2

I have a bash script that I'm trying to write unbuffered output with. I have something like this:

...
mkfifo $PIPE
for SERVER in ${SERVERS[@]}; do
    ssh $SERVER command >$PIPE &
done

while read LINE; do
    echo ${LINE}
done <$PIPE

The problem is that all of the output of the script is buffered.

I know I can use something like stdbuf or unbuffer to the whole script, but I don't want my users to have to run stdbuf -o0 -e0 my_command every time.

Is there a way to achieve that effect within my script?

Thanks, Marc

  • Well, you could of course always have your script execute itself in the appropriate environment, leaving this detail hidden from your users. There might be a better solution, though. – 5gon12eder Dec 2 '14 at 20:00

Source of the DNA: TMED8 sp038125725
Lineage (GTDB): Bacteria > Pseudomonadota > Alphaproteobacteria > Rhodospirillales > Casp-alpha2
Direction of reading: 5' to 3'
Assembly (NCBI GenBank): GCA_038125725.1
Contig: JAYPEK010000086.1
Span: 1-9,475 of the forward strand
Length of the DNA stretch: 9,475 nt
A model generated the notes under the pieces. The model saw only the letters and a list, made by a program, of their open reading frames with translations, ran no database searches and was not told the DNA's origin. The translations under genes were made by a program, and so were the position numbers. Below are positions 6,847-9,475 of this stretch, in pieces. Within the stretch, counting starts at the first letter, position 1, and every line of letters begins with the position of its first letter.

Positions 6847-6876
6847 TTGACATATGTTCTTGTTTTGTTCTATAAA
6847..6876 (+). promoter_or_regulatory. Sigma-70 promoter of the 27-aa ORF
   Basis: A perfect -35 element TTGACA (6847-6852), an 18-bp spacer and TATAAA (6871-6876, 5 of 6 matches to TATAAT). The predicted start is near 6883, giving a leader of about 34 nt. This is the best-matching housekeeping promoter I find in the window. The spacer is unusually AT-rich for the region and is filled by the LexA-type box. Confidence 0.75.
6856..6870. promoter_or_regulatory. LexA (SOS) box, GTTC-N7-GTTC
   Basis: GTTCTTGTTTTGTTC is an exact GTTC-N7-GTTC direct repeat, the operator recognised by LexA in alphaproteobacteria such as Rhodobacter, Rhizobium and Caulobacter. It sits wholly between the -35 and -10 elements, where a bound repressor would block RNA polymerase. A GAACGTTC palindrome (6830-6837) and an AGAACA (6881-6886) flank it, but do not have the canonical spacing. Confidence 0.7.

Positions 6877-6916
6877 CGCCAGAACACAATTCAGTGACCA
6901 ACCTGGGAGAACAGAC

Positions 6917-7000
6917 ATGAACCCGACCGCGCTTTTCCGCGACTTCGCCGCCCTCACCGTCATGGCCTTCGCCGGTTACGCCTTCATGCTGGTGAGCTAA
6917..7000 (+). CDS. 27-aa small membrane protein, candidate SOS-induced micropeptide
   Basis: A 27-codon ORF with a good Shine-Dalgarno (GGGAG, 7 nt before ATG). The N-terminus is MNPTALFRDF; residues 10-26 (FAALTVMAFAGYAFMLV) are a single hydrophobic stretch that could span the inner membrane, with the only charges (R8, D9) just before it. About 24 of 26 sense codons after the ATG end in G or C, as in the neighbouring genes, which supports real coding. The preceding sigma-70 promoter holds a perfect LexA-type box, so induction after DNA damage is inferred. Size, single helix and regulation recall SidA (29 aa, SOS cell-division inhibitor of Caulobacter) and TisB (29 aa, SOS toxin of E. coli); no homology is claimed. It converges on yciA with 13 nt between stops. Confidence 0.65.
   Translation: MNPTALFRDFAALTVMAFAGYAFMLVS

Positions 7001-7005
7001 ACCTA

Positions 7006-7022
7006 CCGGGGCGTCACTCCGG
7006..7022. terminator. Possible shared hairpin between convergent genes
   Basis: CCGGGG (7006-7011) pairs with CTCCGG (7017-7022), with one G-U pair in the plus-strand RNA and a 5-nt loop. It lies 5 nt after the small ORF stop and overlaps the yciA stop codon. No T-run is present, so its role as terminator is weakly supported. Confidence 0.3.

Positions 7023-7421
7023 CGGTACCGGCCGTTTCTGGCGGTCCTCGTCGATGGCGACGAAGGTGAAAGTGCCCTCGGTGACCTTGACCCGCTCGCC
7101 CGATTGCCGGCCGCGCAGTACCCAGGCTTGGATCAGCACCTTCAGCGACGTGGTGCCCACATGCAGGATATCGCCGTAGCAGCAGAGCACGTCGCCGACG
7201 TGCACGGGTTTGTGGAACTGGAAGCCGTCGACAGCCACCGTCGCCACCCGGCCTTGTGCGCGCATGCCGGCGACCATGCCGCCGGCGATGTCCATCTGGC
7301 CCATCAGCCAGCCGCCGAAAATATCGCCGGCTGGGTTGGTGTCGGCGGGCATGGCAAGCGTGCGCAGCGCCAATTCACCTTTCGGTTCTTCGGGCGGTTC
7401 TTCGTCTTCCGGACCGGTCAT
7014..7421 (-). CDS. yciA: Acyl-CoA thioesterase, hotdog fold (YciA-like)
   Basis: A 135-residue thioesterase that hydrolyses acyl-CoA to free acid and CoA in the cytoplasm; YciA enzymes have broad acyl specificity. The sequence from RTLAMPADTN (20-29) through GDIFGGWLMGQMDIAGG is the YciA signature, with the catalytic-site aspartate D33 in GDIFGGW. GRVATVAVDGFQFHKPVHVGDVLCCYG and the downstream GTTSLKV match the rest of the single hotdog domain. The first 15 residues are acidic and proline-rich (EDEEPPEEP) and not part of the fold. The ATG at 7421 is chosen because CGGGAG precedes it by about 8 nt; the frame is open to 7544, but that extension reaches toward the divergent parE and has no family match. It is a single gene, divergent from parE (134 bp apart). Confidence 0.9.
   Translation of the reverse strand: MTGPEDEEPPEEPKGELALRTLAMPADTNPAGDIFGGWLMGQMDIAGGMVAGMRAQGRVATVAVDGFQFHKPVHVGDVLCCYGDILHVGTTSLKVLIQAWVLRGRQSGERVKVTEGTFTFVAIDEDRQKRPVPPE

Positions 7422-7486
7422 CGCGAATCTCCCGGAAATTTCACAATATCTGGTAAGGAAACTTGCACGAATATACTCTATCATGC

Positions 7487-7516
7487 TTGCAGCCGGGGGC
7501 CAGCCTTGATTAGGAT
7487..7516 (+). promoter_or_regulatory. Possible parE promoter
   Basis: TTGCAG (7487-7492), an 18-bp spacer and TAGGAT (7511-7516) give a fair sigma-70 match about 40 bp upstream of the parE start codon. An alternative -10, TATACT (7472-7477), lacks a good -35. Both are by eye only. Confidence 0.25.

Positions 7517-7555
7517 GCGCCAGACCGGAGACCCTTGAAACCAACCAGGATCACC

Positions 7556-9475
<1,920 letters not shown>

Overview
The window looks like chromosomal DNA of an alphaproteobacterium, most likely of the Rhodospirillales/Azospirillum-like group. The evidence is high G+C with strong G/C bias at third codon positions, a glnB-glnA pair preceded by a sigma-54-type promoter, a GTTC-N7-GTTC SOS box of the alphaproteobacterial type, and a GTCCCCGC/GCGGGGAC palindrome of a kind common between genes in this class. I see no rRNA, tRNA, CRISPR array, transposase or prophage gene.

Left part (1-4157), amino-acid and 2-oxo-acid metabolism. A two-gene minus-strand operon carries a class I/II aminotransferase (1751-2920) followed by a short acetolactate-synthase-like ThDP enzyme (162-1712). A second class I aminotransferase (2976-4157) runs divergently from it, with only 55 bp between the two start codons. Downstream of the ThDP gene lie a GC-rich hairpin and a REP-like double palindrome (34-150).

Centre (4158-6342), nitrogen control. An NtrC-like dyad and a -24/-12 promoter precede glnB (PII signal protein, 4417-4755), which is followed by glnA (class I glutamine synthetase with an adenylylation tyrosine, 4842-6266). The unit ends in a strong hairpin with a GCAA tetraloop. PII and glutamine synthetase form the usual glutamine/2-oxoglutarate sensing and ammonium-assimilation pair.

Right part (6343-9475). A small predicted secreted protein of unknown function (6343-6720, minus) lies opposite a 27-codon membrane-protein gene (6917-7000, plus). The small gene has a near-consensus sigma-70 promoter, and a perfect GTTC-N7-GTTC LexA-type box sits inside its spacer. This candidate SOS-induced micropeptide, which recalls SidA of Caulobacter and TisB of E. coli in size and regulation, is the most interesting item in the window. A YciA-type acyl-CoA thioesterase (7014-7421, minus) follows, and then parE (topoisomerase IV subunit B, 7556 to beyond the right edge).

• a stupid question here: what does unbuffered mean here? like stderr flushed by char? – Jason Hu Oct 31 '17 at 18:08
  • Does this answer your question? How to make output of any shell command unbuffered? – jww Nov 10 '19 at 13:21
1

Why not create an alias to run stdbuf, which will in turn unbuffer the script output?

I understand you don't want the user to manually input the command with stdbuf. Why not let the user create an alias which will execute stdbuf running the script?

alias my_script='stdbuf -o0 -e0 <path_to_script>'

Now users can run the script from the terminal (terminal can also help to fill out script name) as follows:

my_script
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0

Using stdbuf on the script won't help; it won't apply to all of the commands inside the script.

The right place for stdbuf is at the command generating the output, i. e.

    ssh $SERVER stdbuf -o0 -e0 command >$PIPE &
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